Portland State's student-run newspaper.
The budget for Portland State’s student groups came down to the wire Wednesday night as the student government senate voted to pass an updated budget to fund groups and programs next fiscal year, just five days before it was due to the university president for approval.
A potential budget disaster was averted Tuesday night as the Associated Student of Portland State University’s judicial board decided not to invalidate meetings of the student fee committee, even though it found that the SFC had not complied with the public notice requirements of Oregon’s Public Meetings Law.
Portland State student government’s judicial board is asking the Associated Students of Portland State University’s student fee committee to provide evidence that meetings they held over the last year complied with Oregon’s Public Meeting Law and the ASPSU constitution.
Portland State’s already contentious budget process became more complicated Friday after the PSU student government judicial board invalidated Wednesday’s Associated Students of Portland State University student senate meeting.
Because of declining enrollment, a flat student fee and the creation of new fee-funded services and programs such as a Veterans Resource Center, the Student Fee Committee chose to decrease funding nearly across the board. Student leaders, such as publications editors and managers, will see dramatic pay cuts during the 2013-14 academic year.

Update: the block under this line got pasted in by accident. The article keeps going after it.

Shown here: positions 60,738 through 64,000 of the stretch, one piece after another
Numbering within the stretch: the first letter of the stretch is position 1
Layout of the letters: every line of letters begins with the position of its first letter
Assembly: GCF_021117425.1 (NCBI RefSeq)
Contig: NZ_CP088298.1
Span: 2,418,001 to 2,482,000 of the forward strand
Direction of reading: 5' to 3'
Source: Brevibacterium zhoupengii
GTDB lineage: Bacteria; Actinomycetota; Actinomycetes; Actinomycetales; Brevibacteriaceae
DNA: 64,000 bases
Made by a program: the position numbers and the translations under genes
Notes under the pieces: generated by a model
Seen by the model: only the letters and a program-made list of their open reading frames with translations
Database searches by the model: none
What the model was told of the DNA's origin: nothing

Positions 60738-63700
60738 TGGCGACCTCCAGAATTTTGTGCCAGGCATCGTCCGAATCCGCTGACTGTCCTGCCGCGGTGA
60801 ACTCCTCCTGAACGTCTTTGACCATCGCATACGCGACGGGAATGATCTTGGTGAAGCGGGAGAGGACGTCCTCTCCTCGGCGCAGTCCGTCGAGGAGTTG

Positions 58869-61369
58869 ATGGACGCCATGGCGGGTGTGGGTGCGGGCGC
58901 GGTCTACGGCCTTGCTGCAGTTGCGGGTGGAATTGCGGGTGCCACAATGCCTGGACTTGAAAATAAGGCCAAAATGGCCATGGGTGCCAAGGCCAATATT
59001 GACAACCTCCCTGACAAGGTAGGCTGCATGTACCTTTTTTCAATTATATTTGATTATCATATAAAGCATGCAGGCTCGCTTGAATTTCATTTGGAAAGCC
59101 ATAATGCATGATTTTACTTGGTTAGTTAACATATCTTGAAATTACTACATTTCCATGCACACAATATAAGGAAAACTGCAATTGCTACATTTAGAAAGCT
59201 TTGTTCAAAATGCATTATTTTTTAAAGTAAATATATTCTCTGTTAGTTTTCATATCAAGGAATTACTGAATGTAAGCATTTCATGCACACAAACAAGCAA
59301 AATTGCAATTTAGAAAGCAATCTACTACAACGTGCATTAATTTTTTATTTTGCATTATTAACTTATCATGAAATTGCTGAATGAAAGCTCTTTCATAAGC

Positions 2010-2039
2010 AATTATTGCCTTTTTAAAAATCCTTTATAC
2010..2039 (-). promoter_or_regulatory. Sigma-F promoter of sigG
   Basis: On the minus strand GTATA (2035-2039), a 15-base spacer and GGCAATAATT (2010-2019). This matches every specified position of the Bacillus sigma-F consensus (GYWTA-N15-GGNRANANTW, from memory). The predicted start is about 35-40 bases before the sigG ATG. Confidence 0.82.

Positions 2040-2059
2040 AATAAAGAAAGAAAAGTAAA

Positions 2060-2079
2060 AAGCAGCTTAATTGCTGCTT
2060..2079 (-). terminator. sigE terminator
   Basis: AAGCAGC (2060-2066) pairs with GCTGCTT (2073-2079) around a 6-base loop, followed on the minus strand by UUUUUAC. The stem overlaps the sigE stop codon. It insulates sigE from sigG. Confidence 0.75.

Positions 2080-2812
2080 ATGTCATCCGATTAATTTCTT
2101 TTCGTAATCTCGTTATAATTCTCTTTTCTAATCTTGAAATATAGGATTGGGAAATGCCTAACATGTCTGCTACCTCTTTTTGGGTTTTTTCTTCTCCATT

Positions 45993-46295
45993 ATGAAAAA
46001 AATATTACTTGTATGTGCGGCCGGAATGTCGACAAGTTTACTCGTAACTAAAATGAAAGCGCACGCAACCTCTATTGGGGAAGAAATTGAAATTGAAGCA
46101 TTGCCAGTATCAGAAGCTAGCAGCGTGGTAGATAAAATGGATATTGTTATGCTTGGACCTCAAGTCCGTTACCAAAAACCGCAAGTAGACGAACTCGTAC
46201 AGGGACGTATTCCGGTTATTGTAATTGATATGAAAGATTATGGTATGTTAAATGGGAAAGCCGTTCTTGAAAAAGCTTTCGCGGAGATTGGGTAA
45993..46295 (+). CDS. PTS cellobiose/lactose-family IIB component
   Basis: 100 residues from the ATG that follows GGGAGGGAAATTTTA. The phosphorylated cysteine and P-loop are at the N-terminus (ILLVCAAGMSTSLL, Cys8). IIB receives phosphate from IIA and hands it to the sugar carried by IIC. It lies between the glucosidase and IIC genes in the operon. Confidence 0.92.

Support is growing in Salem for tuition equity, an idea that would, for the first time in Oregon, grant access to in-state tuition to undocumented high school graduates who meet certain requirements.
Last week saw a final push as many student groups fought to secure funding for next year and the appeals process of the Associated Students of Portland State University’s student fee committee wrapped up.
Buried within the “enrollment fees” on every Portland State student’s bills each quarter is $216 (for a 12-credit student) in “incidental fees,” which might sound like something Ticketmaster tacks on right before checkout just because they can.
Students hungering for new dining diversity at Portland State may have noticed a few more options since returning from winter break.
Since convening in June, nearly half of the positions in the inner circle of Portland State’s student government have been through a turnover, part of an ongoing retention problem that has bred uncertainty within the organization.
From the Iran hostage crisis to long lines for gas to inflation, the presidency of Jimmy Carter is not always remembered in the most positive light. Oregon culture, however, might not have been the same without his signature on a 1978 bill legalizing the home-brewing of beer for the first time since Prohibition.